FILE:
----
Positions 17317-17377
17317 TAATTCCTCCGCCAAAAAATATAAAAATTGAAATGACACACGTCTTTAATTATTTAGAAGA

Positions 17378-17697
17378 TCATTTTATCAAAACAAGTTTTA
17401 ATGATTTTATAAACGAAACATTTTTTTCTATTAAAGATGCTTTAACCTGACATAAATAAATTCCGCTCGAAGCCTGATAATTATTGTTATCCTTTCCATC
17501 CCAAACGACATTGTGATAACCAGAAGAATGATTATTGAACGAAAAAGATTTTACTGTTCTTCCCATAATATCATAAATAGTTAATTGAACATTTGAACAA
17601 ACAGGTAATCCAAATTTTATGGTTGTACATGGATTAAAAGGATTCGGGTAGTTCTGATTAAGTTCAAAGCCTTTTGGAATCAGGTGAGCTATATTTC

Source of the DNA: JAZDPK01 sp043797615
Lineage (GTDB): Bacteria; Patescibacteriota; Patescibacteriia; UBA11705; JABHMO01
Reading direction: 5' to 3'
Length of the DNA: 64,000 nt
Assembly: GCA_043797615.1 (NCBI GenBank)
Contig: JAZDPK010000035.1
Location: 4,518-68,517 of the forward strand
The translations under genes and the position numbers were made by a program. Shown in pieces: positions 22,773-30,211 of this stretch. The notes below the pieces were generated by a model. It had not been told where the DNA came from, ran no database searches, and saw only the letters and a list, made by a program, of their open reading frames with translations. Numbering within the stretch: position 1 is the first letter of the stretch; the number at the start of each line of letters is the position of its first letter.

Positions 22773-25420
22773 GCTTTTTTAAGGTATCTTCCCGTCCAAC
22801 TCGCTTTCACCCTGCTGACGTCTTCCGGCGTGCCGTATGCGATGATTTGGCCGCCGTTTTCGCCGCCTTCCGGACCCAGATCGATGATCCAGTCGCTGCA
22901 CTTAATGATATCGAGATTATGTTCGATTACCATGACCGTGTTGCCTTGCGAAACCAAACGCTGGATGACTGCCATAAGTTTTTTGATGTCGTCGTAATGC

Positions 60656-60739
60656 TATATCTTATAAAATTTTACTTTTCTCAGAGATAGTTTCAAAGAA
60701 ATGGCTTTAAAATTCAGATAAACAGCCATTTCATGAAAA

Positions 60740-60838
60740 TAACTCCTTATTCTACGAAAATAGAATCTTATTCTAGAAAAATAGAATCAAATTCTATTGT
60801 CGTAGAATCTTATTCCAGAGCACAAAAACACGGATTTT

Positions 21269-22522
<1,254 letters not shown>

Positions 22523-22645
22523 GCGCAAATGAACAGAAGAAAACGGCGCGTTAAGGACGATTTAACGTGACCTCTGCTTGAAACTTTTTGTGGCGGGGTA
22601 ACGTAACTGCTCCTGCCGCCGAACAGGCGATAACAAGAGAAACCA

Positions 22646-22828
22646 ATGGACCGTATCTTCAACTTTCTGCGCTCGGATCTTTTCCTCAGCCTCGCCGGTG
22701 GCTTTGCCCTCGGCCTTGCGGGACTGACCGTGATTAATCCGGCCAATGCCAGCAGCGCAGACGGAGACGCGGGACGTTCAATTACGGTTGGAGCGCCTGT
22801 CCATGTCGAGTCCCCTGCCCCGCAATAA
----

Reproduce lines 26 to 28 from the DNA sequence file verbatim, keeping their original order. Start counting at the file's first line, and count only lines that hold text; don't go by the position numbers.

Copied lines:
Positions 21269-22522
<1,254 letters not shown>

Positions 22523-22645